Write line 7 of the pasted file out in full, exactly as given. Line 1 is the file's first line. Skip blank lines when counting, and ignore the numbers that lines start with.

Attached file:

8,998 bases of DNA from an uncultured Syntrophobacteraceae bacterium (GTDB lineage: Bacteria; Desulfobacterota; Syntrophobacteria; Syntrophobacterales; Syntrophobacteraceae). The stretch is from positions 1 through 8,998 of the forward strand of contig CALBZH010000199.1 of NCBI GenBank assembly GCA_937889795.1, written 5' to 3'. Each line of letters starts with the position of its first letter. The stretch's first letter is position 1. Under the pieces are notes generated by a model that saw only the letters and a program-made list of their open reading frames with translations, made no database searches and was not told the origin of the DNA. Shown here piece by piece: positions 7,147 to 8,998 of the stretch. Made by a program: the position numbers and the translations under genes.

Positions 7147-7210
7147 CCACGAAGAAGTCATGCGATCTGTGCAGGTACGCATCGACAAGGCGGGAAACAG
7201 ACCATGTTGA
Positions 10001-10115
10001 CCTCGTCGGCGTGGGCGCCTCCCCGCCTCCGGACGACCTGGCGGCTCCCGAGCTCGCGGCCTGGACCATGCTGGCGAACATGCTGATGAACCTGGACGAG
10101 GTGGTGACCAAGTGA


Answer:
10101 GTGGTGACCAAGTGA